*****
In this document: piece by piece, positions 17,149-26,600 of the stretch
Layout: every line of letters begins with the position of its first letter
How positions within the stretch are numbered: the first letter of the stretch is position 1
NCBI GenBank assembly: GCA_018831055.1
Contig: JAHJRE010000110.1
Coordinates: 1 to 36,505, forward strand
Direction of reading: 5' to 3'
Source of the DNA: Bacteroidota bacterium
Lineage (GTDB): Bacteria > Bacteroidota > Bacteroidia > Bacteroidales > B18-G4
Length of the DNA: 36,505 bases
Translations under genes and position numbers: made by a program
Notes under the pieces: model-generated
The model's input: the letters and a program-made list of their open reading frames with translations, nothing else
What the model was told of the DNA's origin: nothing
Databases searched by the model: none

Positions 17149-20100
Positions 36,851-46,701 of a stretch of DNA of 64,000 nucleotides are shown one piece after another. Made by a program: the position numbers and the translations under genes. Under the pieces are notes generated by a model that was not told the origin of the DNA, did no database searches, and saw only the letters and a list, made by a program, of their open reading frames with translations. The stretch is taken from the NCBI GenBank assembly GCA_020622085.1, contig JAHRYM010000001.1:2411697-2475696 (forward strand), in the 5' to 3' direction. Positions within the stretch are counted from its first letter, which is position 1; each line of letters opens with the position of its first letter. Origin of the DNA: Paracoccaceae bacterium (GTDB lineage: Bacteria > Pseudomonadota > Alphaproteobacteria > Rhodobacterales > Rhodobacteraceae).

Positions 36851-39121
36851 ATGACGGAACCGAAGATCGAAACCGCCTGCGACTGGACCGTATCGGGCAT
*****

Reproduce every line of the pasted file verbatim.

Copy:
In this document: piece by piece, positions 17,149-26,600 of the stretch
Layout: every line of letters begins with the position of its first letter
How positions within the stretch are numbered: the first letter of the stretch is position 1
NCBI GenBank assembly: GCA_018831055.1
Contig: JAHJRE010000110.1
Coordinates: 1 to 36,505, forward strand
Direction of reading: 5' to 3'
Source of the DNA: Bacteroidota bacterium
Lineage (GTDB): Bacteria > Bacteroidota > Bacteroidia > Bacteroidales > B18-G4
Length of the DNA: 36,505 bases
Translations under genes and position numbers: made by a program
Notes under the pieces: model-generated
The model's input: the letters and a program-made list of their open reading frames with translations, nothing else
What the model was told of the DNA's origin: nothing
Databases searched by the model: none

Positions 17149-20100
Positions 36,851-46,701 of a stretch of DNA of 64,000 nucleotides are shown one piece after another. Made by a program: the position numbers and the translations under genes. Under the pieces are notes generated by a model that was not told the origin of the DNA, did no database searches, and saw only the letters and a list, made by a program, of their open reading frames with translations. The stretch is taken from the NCBI GenBank assembly GCA_020622085.1, contig JAHRYM010000001.1:2411697-2475696 (forward strand), in the 5' to 3' direction. Positions within the stretch are counted from its first letter, which is position 1; each line of letters opens with the position of its first letter. Origin of the DNA: Paracoccaceae bacterium (GTDB lineage: Bacteria > Pseudomonadota > Alphaproteobacteria > Rhodobacterales > Rhodobacteraceae).

Positions 36851-39121
36851 ATGACGGAACCGAAGATCGAAACCGCCTGCGACTGGACCGTATCGGGCAT